MELISSA BLOCK, host:
We have an update now on a story we've been following. Prince William County in Northern Virginia has scaled back its illegal immigration policy. The policy had been called one of the toughest in the nation.
As Jennifer Ludden reports, budget concerns brought about the softening of the measure.
JENNIFER LUDDEN: Starting in March, Prince William police officers had been required to check the legal status of anyone they detained if there was probable cause to believe they were in the U.S. illegally. That measure sparked widespread fear among the county's large Hispanic community. People worried a minor traffic violation could lead to them getting deported. And by all accounts, hundreds if not thousands of Latinos, moved out.
From the beginning, Police Chief Charlie Deane took pains to explain he would not be conducting random roundups. Still, he worried the aggressive policy would expose his officers to lawsuits charging racial profiling. So Deane asked that video cameras be put in each patrol car to document officers' actions, but that would cost $3 million. And in recent months, the current economic downturn has hit Prince William County hard. Supervisors voted not to spend the money on the cameras. Then last night, they decided that without the cameras, the police check policy was too risky.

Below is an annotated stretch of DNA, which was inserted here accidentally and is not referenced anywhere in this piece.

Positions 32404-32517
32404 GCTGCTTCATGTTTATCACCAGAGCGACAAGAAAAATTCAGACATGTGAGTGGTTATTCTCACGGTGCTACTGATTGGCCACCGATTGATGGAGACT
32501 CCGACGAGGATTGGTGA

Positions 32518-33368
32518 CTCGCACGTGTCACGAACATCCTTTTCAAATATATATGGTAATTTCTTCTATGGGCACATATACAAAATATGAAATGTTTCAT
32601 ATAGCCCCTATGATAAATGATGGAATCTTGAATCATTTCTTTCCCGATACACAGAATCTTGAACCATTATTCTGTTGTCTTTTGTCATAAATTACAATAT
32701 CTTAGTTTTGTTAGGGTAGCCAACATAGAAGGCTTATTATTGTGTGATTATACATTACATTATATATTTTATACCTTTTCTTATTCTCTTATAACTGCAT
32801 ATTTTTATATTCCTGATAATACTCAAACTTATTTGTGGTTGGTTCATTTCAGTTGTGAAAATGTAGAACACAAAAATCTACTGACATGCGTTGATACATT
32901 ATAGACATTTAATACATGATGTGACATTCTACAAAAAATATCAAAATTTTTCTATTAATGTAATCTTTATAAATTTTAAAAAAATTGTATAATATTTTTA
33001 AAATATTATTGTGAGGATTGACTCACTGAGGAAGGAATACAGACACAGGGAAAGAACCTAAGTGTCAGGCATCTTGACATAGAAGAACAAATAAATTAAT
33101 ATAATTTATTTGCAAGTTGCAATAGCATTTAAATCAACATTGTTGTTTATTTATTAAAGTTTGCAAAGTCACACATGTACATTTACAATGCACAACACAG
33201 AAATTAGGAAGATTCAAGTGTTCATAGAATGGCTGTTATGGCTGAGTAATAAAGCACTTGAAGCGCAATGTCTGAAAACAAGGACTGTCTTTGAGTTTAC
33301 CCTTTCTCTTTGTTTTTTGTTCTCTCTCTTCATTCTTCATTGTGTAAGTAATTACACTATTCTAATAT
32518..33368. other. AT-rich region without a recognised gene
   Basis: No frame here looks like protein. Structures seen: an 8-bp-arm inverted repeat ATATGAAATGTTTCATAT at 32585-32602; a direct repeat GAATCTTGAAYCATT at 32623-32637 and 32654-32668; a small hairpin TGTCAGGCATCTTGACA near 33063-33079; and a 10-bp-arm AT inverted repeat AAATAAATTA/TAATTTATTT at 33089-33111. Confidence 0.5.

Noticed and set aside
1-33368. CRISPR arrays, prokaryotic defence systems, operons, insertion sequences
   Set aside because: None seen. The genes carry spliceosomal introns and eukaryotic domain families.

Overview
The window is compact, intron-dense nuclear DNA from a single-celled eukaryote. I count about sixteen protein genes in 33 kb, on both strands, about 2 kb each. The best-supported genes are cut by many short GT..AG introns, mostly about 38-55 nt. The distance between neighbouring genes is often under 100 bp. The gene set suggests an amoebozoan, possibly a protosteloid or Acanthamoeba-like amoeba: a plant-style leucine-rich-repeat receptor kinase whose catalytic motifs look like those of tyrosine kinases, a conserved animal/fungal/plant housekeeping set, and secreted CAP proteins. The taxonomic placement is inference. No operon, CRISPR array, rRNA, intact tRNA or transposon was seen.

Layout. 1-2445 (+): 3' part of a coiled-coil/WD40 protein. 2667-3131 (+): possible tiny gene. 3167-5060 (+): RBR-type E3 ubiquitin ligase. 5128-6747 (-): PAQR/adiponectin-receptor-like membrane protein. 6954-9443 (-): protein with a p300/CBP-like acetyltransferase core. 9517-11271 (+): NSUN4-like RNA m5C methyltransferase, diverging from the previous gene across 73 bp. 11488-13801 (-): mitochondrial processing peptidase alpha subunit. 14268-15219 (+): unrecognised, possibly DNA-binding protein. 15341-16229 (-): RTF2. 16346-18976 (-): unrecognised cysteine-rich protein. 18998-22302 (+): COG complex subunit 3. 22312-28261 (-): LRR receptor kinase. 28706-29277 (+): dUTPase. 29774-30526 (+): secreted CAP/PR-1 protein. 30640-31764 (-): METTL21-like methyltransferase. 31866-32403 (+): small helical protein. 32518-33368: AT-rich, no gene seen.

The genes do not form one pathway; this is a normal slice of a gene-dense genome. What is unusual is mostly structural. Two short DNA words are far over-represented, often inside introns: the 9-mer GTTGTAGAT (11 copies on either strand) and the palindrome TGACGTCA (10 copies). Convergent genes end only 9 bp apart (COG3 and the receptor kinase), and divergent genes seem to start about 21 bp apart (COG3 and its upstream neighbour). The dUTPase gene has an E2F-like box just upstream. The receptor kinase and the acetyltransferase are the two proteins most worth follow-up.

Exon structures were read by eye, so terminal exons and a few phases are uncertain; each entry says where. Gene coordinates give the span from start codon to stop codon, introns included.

Prince Williams's new policy requires only that officers ask someone's legal status once they're arrested. One law enforcement expert says that approach is not so unusual; many other departments do the same. Even before the scaling back, police chief Deane had played down the impact of the original policy. He reported in the first month that 41 people had been apprehended under it; all but two of them would have been arrested anyway. It's not clear now whether the new softer policy will persuade any Hispanics to move back or stop others from leaving.
Prince Williams County supervisors believe in the long term, the outflow will save the county money on things like education and health care. Critics say it's only damaged the county so far, hurting local business and worsening a housing crisis.
Jennifer Ludden, NPR News.
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